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ESP32-CAM AI-Thinker Pinout Guide: GPIOs Usage Explained

The ESP32-CAM is a development board with an ESP32-S chip, an OV2640 camera, microSD card slot and several GPIOs to connect peripherals. In this guide, we’ll take a look at the ESP32-CAM GPIOs and how to use them.

Pinout Diagram

The following image shows the pinout diagram for the ESP32-CAM AI-Thinker.

Schematic Diagram

The following figure shows the schematic diagram for the ESP32-CAM.

Image Source

You can download a PDF file with better resolution on this GitHub repository.

Power Pins

The ESP32-CAM comes with three GND pins (colored in black color) and two power pins (colored with red color): 3.3V and 5V.

You can power the ESP32-CAM through the 3.3V or 5V pins. However, many people reported errors when powering the ESP32-CAM with 3.3V, so we always advise to power the ESP32-CAM through the 5V pin.

Power output pin

There’s also the pin labeled on the silkscreen as VCC (colored with a yellow rectangle). You should not use that pin to power the ESP32-CAM. That is an output power pin. It can either output 5V or 3.3V.

In our case, the ESP32-CAM outputs 3.3V whether it is powered with 5V or 3.3V. Next to the VCC pin, there are two pads. One labeled as 3.3V and other as 5V.

If you look closely, you should have a jumper on the 3.3V pads. If you want to have an output of 5V on the VCC pin, you need to unsolder that connection and solder the 5V pads.

Serial Pins

GPIO 1 and GPIO 3 are the serial pins (TX and RX, respectively). Because the ESP32-CAM doesn’t have a built-in programmer, you need to use these pins to communicate with the board and upload code.

The best way to upload code to the ESP32-CAM is using an FTDI programmer.

Learn how to upload code to the ESP32-CAM AI-Thinker.

You can use GPIO 1 and GPIO 3 to connect other peripherals like outputs or sensors after uploading the code. However, you won’t be able to open the Serial Monitor and see if everything is going well with your setup.


GPIO 0 determines whether the ESP32 is in flashing mode or not. This GPIO is internally connected to a pull-up 10k Ohm resistor.

When GPIO 0 is connected to GND, the ESP32 goes into flashing mode and you can upload code to the board.

  • GPIO 0 connected to GND » ESP32-CAM in flashing mode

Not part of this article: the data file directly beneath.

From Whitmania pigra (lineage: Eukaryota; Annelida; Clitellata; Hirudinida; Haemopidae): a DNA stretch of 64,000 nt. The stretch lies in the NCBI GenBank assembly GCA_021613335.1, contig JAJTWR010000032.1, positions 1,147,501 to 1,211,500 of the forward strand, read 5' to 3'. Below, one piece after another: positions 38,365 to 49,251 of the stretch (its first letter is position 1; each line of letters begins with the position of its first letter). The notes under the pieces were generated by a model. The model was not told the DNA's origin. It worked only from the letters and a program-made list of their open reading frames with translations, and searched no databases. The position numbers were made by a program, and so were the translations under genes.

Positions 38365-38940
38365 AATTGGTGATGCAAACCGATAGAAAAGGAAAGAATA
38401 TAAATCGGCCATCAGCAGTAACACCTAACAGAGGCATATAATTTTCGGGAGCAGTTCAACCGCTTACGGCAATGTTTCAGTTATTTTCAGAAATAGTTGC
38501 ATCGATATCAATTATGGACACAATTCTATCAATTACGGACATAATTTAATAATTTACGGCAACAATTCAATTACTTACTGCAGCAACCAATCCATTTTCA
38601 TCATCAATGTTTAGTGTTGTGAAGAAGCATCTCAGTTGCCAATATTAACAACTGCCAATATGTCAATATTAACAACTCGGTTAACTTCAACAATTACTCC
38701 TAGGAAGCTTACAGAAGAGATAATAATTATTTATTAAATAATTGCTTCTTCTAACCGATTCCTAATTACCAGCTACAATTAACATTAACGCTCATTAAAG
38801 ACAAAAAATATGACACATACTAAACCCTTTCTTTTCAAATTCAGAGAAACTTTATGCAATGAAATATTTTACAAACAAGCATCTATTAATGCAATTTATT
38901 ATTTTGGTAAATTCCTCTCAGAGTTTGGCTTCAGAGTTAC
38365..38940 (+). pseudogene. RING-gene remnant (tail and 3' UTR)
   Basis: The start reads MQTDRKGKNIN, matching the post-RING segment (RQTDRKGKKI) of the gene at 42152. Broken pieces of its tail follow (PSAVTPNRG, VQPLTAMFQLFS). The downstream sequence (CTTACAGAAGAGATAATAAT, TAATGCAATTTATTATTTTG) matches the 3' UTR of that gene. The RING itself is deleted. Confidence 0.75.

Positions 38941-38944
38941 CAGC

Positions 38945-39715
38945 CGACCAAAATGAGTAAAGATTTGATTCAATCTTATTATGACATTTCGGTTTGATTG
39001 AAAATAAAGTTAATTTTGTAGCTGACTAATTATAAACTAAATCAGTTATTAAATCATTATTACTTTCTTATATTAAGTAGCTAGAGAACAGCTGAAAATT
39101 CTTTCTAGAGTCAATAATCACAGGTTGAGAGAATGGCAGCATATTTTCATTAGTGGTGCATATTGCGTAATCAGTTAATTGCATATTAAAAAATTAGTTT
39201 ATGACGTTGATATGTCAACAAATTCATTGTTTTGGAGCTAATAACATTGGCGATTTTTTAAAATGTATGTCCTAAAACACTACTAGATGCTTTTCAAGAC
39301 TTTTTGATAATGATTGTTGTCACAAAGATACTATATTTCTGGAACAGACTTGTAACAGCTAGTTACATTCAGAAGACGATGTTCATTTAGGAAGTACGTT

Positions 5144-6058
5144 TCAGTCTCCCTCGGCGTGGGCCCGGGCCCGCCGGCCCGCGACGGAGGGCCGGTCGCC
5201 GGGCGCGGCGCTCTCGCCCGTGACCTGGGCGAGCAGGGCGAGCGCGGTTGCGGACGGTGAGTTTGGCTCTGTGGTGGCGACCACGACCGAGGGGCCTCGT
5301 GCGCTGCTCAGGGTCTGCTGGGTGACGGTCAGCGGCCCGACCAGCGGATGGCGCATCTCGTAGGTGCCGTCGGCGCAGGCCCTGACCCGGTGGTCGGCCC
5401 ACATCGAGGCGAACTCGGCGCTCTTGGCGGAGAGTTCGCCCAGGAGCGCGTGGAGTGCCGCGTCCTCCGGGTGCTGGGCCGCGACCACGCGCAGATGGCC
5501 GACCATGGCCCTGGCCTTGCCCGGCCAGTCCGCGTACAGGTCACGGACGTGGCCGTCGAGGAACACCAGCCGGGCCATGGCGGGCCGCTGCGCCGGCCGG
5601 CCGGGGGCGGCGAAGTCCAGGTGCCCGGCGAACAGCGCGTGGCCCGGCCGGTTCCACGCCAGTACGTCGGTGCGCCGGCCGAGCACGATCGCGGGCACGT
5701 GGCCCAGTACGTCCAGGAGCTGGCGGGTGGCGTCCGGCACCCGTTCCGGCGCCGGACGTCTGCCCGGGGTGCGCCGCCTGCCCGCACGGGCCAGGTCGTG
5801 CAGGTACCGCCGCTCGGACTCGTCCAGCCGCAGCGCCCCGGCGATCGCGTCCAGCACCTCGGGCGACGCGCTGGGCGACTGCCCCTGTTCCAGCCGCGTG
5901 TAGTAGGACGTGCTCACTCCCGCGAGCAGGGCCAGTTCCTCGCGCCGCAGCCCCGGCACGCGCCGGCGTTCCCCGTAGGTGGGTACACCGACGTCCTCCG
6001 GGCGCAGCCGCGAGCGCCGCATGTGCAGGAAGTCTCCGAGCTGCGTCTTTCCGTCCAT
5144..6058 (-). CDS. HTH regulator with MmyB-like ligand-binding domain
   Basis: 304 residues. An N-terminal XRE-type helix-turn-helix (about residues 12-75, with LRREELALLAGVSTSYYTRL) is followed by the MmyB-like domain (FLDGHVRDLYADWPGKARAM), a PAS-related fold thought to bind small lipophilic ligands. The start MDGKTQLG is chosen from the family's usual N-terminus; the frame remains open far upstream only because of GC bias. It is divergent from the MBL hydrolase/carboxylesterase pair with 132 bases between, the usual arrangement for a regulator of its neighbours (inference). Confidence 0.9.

To make the ESP32 run “normally”, you just need to disconnect GPIO 0 from GND.


GPIO 16 is by default a UART pin. However, you can use it as an input. It is internally connected to a 10k Ohm pull-up resistor. So, it is in high state as default.

Note that GPIO 16 is not an ADC pin, so you can’t read analog sensors on this pin.

Additionally, GPIO 16 is not an RTC GPIO, so it can’t be used as an external wake-up source.

MicroSD Card Connections

The following pins are used to interface with the microSD card when it is on operation.

MicroSD cardESP32
DATA1 / flashlightGPIO 4

If you’re not using the microSD card, you can use these pins as regular inputs/outputs. You can take a look at the ESP32 pinout guide to see the features of these pins.

All these GPIOs are RTC and support ADC: GPIOs 2, 4, 12, 13, 14, and 15.

Flashlight (GPIO 4)

The ESP32-CAM has a very bright built-in LED that can work as a flash when taking
photos. That LED is internally connected to GPIO 4.

That GPIO is also connected to the microSD card slot, so you may have troubles when trying to use both at the same time – the flashlight will light up when using the microSD card.

Note: one of our readers shared that if you initialize the microSD card as follows, you won’t have this problem because the microSD card won’t use that data line.*

SD_MMC.begin("/sdcard", true)

* we found that this works and that the LED will not make that flash effect. However, the LED remains on with low brightness – we’re not sure if we are missing something.

GPIO 33 – Built-in Red LED

Next to the RST button, there’s an on-board red LED. That LED is internally connected to GPIO 33. You can use this LED to indicate that something is happening. For example, if the Wi-Fi is connected, the LED is red or vice-versa.

That LED works with inverted logic, so you send a LOW signal to turn it on and a HIGH signal to turn it off.

You can experiment uploading the following snippet and see if you get that LED glowing.

void setup() {
  pinMode(33, OUTPUT);

void loop() {
  pinMode(33, LOW);

Camera Connections

The connections between the camera and the ESP32-CAM AI-Thinker are shown in the following table.

OV2640 CAMERAESP32Variable name in code

So, the pin definition for the ESP32-CAM AI-Thinker on the Arduino IDE should be as follows:

#define PWDN_GPIO_NUM  32
#define RESET_GPIO_NUM -1
#define XCLK_GPIO_NUM  0
#define SIOD_GPIO_NUM  26
#define SIOC_GPIO_NUM  27
#define Y9_GPIO_NUM    35
#define Y8_GPIO_NUM    34
#define Y7_GPIO_NUM    39
#define Y6_GPIO_NUM    36
#define Y5_GPIO_NUM    21
#define Y4_GPIO_NUM    19
#define Y3_GPIO_NUM    18
#define Y2_GPIO_NUM    5
#define VSYNC_GPIO_NUM 25
#define HREF_GPIO_NUM  23
#define PCLK_GPIO_NUM  22

Wrapping Up

We hope you’ve found this guide for the ESP32-CAM GPIOs useful. If you have any tips or more info about the ESP32-CAM GPIOs, write a comment below.

We have several projects with the ESP32-CAM that you may like:

Thanks for reading.


Published by Gnd_To_Vcc

Here to spread my knowledge . Knowledge should always be spread not stored.

One thought on “ESP32-CAM AI-Thinker Pinout Guide: GPIOs Usage Explained

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